So many discoveries start with a simple question. ‘What if…?’
It began for me many years ago.
My second son was born with a variety of health problems and his first year of life was extremely difficult. There were hospital visits and nights of screaming. We tried everything we could. It wasn’t enough. Eventually he was diagnosed with a hernia and underwent surgery very soon afterwards. Instantly he was like a different child. But there was a cost.
That first year had passed by and my son’s inability to focus on much other than his own pain made it difficult for him to pick up the cues he needed to make later connections for learning. We went through assessments and he received funding under the NDIS for a global developmental delay. With regular speech pathology and OT-related assistance, he gradually began to catch up on the links he had missed.
But it got me thinking.
The education system isn’t designed for all types of kids. My son, who was bright and clever in his own way, but unable to check the boxes that the forms required of him, was going to struggle.
And I wanted to help.
It began a process of soul-searching, a journey of examining everything. What if education could be different? What if we start with the student instead of the system? What if we saw each student as the agent of their own story? What if the development of character was seen as equally important to the impartation of information?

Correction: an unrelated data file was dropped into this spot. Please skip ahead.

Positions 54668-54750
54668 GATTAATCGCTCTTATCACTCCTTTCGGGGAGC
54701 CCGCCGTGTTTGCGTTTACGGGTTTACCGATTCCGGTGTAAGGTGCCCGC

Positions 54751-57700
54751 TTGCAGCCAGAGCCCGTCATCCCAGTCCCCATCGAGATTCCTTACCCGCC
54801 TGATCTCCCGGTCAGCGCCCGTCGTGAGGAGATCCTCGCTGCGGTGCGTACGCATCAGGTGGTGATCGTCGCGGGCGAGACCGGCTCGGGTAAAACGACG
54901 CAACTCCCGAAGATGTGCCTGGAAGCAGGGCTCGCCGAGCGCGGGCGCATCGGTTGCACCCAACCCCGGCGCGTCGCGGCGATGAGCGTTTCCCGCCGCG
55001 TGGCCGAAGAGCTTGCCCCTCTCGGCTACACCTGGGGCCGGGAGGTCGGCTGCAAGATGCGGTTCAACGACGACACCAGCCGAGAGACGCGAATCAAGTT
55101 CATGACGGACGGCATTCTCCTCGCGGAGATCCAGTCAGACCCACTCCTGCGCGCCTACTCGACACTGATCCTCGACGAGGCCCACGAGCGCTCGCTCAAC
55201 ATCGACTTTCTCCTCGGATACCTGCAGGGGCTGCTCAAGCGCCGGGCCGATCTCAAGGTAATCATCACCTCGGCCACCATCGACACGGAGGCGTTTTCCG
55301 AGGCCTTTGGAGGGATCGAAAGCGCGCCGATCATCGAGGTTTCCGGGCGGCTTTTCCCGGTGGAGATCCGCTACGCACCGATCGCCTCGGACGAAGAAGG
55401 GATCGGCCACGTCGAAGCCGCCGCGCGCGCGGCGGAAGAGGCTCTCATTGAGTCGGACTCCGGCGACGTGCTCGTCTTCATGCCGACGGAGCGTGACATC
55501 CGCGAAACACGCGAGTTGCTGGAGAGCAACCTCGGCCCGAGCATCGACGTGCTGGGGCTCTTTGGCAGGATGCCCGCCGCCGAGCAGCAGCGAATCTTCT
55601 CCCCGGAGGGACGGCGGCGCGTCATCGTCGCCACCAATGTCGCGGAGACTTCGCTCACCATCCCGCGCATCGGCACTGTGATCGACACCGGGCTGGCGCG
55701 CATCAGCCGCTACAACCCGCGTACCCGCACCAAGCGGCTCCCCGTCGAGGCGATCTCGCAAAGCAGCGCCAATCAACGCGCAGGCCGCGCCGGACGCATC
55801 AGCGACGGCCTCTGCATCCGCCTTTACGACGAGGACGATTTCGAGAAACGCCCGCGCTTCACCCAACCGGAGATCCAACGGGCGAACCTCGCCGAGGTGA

There were many other sparks along the way – my wife and I ran a microchurch for almost a decade, which was greatly challenging and opened our eyes to the difficulties of witnessing any form of true change in a volunteer-based organisation that only meets once a month. My eyes were opened to the incredible power that can be found within a school community – a group of families who gather in a physical location day after day, with a shared vision and passion to see their children flourish.
Story-Based Learning is a passion project of mine. A weaving together of all of the threads that I believe can create a beautiful story in the lives of each of our students – no matter what type of learner they are. In a story, we just have to turn the next page, write the next chapter, and decide how we want the adventure to end.
Over the next few weeks, we are going to unpack a little of what Story-Based Learning means. I’m so excited to share this with you because I believe it is an incredibly transformative framework that has the power to change the way we think about learning. Drawing from the lived example of the greatest Teacher of all and forging greater connections between teachers, students and parents; I see Story-Based Learning as a way forward – an answer to what our hurting world desperately needs more of.
A life-giving story of hope.
Dave Hughes is the Head of Learning and Innovation at Belgrave Heights Christian School. He is passionate about the intersection of philosophy, theology and education; and is forever in pursuit of better ways to do education in the 21st century.